Company boards are often faced with the task of determining CEO compensation based on incomplete information regarding their performance and competency. A study of US S&P 500 companies over a 7-year period examined the relationship between CEOs’ use of language that signals their competency and CEO compensation. The findings of this study indicated that the use of such language by CEOs was related to higher levels for CEO compensation, and this relationship was stronger when CEOs were under threat from shareholder activism.
Key Topics: CEO compensation; CEO performance; Symbolic language; Shareholder letters, Shareholder value principle
Title of Reviewed Article: Pay For Talk: How The Use Of Shareholder-Value Language Affects CEO Compensation
Researchers: Taekjin Shin (San Diego State University) and Jihae You (Louisiana Stata University).
Publication: Journal of Management Studies, 2017, Vol. 54 No. 1, pp. 88 - 117.
Setting the Scene
When it comes to determining CEO compensation, various factors are taken into account, such as experience, performance, and tenure, however, the evaluation process which boards of directors go through in order to determine CEO compensation is ultimately a largely subjective process, based to some extent on incomplete information and uncertainties (Graffin, Boivie, & Carpenter, 2013). As such, symbolic, socio-political, and psychological influences can become a part of assessing CEO performance and compensation (Bebchuk & Fried, 2004; O’Reilly & Main, 2010).
Prior studies indicate that, in determining CEO compensation, boards are influenced by symbolic actions which signal the CEOs alignment to desirable norms and expectations (e.g. Yeung, Lo, & Cheng, 2011), and may therefore be influenced by the contents of communications from CEOs, and the language they use.
Adherence by CEOs to the shareholder value principle, whereby publicly traded companies are run primarily to maximize shareholder value (Sundaram & Inkpen, 2004), is one indication that directors are likely to examine when assessing CEO compensation. The letters of CEOs to shareholders, published in the annual company accounts, are one method of communication that is attributed to CEOs and taken to reflect their views (Abrahamson & Hambrick, 1997), and the current study examines the role of shareholder-value–oriented language in these letters and its impact on CEO compensation.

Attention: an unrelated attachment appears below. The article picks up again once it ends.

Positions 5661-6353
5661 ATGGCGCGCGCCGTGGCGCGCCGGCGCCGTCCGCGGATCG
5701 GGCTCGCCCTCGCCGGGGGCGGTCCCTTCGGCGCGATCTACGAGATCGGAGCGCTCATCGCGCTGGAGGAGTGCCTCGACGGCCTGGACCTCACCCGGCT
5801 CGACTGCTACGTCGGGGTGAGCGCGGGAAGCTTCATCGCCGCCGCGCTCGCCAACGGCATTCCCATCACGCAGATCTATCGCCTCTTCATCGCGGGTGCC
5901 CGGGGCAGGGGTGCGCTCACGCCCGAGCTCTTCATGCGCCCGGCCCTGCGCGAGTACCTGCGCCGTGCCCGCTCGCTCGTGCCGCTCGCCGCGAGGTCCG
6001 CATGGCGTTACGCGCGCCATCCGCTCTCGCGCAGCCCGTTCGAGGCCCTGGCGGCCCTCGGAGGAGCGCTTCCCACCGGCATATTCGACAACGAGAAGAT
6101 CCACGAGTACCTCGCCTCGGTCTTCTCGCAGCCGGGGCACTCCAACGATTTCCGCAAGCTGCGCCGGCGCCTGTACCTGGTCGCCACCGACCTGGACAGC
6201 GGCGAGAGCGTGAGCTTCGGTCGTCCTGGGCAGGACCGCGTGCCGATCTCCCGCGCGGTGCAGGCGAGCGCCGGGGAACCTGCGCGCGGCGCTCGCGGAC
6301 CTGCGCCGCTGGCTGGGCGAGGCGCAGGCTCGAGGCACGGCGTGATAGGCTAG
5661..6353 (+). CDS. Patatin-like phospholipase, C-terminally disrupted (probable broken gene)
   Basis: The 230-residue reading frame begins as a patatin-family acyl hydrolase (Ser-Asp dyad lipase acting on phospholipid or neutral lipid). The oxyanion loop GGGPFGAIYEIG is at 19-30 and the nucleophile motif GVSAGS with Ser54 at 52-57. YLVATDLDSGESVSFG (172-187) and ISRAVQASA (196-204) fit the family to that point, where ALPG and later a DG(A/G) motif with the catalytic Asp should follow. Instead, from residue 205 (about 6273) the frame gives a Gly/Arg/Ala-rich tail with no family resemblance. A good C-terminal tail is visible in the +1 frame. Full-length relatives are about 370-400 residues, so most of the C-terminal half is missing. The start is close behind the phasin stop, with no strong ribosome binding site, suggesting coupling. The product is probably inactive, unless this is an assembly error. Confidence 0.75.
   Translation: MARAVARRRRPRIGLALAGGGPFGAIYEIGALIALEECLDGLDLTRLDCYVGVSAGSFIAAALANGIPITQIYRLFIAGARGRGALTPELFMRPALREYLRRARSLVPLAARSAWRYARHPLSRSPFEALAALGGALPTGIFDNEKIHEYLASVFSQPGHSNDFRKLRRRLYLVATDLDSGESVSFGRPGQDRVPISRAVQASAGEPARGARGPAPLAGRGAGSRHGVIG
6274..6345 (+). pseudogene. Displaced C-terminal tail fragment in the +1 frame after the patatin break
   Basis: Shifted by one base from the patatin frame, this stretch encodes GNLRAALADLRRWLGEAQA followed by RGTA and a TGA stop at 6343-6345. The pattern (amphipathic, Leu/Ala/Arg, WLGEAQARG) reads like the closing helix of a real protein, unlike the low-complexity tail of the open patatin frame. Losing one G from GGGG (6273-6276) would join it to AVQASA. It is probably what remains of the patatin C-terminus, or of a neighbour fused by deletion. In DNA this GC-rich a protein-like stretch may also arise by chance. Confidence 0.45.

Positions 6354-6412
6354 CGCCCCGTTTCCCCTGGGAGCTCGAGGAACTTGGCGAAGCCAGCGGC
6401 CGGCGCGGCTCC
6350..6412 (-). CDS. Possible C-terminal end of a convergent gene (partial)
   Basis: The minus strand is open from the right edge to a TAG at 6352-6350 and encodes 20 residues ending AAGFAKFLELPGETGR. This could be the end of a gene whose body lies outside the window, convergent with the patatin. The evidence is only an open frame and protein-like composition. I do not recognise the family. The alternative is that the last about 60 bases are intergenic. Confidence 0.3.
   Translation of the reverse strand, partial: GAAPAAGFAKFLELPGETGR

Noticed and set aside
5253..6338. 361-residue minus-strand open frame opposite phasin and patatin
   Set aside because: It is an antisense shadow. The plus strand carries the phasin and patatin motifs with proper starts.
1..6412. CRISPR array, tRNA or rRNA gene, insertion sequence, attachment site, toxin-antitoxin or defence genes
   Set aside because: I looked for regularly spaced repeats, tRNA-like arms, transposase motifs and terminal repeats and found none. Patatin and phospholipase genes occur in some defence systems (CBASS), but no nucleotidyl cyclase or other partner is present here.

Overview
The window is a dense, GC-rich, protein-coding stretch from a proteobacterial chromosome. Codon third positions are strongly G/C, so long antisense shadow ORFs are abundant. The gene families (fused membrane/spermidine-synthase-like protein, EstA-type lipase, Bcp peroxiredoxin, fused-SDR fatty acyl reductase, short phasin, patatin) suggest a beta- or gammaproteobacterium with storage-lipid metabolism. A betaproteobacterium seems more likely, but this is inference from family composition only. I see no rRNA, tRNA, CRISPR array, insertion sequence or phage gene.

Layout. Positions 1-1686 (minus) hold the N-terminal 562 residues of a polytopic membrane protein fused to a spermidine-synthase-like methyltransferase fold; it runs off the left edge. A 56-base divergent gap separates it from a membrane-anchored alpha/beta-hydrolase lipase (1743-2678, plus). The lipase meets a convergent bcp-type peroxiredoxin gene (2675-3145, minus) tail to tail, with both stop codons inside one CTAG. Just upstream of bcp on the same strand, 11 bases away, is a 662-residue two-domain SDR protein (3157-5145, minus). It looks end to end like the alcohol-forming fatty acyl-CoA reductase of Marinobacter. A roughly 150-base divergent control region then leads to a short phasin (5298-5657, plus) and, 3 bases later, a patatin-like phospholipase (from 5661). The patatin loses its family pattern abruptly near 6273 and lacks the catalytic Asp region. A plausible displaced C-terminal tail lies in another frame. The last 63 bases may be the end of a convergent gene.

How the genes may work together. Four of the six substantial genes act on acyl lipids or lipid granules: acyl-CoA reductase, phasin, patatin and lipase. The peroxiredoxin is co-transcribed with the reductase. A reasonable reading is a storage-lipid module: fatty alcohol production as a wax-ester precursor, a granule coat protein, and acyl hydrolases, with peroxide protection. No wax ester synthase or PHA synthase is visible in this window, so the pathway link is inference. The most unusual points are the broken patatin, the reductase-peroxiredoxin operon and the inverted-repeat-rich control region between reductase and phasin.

It has been suggested that the need for boards to take account of symbols is due to a need to establish the legitimacy of their CEO (Suchman, 1995). As such, when the legitimacy of CEOs’ leadership is threatened there may be a heighted need for CEOs to display institutionally legitimized symbols. Such threats can come from shareholder activism against management, in the form of shareholder resolutions, which are proposals submitted by shareholders for a vote at the company's annual meeting, and are generally resolutions opposing management.
The following hypotheses were examined through this study:
Hypothesis 1 – “The expression of shareholder value orientation is positively related to the
level of CEO compensation.”
Hypothesis 2- “The effect of the expression of shareholder value orientation on the level of
CEO compensation is stronger when the firm receives a greater number of shareholder
resolutions than when it receives a smaller number of shareholder resolutions.”
How the research was conducted
This study developed a model to examine CEOs’ use of shareholder-value language and its relationship to their compensation by using data from 334 US S&P 500 listed companies between 1998 and 2005.
Information relating to CEO total compensation and other characteristics was taken from ExecuComp.
Company financial and operational data was sourced primarily from Compustat and supplementary sources.
Shareholder resolutions and voting information was sourced from Georgeson Inc., while board composition data was sourced from RiskMetrics and company proxy statements.
The expression of CEOs’ shareholder value orientation was assessed through the examination of the letters to shareholders published in company annual reports. Using the text search software application, dtSearch, the researchers analysed the letters to identify references to shareholder value. A manual review of a proportion of the letters was also carried out to ensure the validity of the dtSearch analysis.
As a moderating variable, shareholder activism was examined based on the volume of shareholder resolutions submitted for voting at the annual shareholder meetings.
A number of control variable, that could potentially affect CEO compensation were also assessed, including: company performance, company competitiveness, company size, CEO duality (i.e. if they are also the chairperson), board composition, and CEO tenure.